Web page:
Facts in the Time of COVID-19
During a pandemic it’s more important than ever to avoid falling for or spreading misinformation and disinformation. But with so much new and changing information, how do you know what to trust? Pacific Science Center in Seattle teamed up with the University of Washington’s Center for an Informed Public to create a virtual exhibit designed help you navigate COVID-19 and the 24-hour news cycle.
We’re all looking at a lot of graphs and charts during the ongoing pandemic, but which are trustworthy? Check out this virtual exhibit, created by Pacific Science Center with the University of Washington’s Center for an Informed Public, to learn more about some of the common ways data visualizations can be accidentally distorted or intentionally manipulated and why that matters.
This hour-long webinar, co-presented with the University of Washington’s Center for an Informed Public and Washington State University’s Murrow College of Communication in partnership with the Washington Library Association, is designed to connect school librarians with the educational resources, tools and professional insights they need to better understand where misinformation and disinformation comes from, how it’s shared and what they can do to educate students and other library users to be better information consumers.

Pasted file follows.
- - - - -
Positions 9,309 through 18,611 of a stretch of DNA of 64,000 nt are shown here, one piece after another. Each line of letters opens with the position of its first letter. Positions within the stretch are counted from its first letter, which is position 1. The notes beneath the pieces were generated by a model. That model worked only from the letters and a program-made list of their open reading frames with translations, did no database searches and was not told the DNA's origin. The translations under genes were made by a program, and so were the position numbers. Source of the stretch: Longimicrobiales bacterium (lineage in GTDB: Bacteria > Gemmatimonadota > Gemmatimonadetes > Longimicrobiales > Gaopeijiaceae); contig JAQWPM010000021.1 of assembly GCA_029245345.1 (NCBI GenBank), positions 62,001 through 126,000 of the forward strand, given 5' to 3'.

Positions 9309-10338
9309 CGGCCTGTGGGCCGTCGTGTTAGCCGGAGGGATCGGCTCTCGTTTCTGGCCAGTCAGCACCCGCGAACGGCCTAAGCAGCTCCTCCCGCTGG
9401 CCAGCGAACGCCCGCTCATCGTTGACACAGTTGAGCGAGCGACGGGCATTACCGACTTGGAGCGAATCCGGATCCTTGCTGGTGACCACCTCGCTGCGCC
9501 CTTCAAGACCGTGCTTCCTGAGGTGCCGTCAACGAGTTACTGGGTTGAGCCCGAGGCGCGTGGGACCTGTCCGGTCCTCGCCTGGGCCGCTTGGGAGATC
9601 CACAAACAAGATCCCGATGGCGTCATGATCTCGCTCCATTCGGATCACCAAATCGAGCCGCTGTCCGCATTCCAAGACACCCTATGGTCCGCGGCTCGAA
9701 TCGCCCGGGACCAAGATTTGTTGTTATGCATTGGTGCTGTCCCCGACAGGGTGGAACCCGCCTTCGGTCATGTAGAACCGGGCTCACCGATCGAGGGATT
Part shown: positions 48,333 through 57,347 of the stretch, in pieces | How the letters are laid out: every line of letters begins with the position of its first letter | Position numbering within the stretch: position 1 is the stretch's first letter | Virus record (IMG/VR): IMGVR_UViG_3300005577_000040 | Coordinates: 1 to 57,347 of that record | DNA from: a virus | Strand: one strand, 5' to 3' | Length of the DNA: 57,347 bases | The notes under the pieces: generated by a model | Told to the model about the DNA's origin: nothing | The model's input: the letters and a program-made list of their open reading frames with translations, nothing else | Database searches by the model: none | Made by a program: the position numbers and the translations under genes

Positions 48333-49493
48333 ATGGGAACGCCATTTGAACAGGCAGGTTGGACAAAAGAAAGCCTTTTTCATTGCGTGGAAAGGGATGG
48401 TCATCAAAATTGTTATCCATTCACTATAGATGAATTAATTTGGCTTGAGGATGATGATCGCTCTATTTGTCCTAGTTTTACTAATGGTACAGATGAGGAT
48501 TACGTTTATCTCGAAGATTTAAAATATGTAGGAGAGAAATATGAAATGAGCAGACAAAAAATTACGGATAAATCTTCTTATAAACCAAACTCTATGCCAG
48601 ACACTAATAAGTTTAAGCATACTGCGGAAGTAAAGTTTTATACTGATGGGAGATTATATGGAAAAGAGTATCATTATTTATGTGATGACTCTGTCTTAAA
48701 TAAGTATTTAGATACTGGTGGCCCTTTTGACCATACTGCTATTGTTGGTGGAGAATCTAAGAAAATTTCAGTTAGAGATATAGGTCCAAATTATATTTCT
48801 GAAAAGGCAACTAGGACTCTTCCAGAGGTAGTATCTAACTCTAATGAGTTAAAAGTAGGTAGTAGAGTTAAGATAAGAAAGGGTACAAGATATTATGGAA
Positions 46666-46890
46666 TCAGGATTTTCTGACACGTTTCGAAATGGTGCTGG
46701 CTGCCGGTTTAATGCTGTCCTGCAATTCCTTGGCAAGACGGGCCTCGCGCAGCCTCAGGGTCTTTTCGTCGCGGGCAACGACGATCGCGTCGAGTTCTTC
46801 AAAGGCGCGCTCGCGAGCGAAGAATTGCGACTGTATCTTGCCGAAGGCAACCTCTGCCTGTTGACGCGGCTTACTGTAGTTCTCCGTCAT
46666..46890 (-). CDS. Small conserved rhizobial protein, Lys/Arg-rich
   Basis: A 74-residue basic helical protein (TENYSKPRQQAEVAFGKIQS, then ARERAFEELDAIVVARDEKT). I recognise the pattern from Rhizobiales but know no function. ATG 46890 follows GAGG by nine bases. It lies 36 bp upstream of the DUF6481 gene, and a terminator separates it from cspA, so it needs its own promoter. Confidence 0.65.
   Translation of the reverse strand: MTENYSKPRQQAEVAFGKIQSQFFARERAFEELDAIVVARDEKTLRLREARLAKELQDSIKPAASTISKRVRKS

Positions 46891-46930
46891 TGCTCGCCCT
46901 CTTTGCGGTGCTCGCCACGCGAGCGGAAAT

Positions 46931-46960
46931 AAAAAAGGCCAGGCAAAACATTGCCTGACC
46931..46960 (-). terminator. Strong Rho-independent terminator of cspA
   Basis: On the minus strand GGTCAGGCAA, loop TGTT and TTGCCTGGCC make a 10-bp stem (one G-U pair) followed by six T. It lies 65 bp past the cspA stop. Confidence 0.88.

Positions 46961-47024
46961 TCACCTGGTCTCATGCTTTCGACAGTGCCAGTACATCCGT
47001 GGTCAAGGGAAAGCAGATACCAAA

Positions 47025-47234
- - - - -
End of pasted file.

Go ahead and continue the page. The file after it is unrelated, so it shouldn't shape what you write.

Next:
This recording of a May 2020 webinar — presented by Jevin West, director of the Center for an Informed Public at the University of Washington, and Mike Caulfield, director of blended and networked learning at Washington State University Vancouver — is designed for educators interested in MisinfoDay, an annual event for high school students, educators and librarians meant to teach high school students, teachers and librarians how to identify and combat online misinformation and disinformation.
Find insights from subject matter experts in academia and industry in this mini lecture series recorded in April 2018. Topics include strategies for cleaning up our polluted information system (CIP’s Jevin West), research conducted on online rumors in the context of crisis response (CIP’s Kate Starbird), and weaponized AI propaganda (Berit Anderson).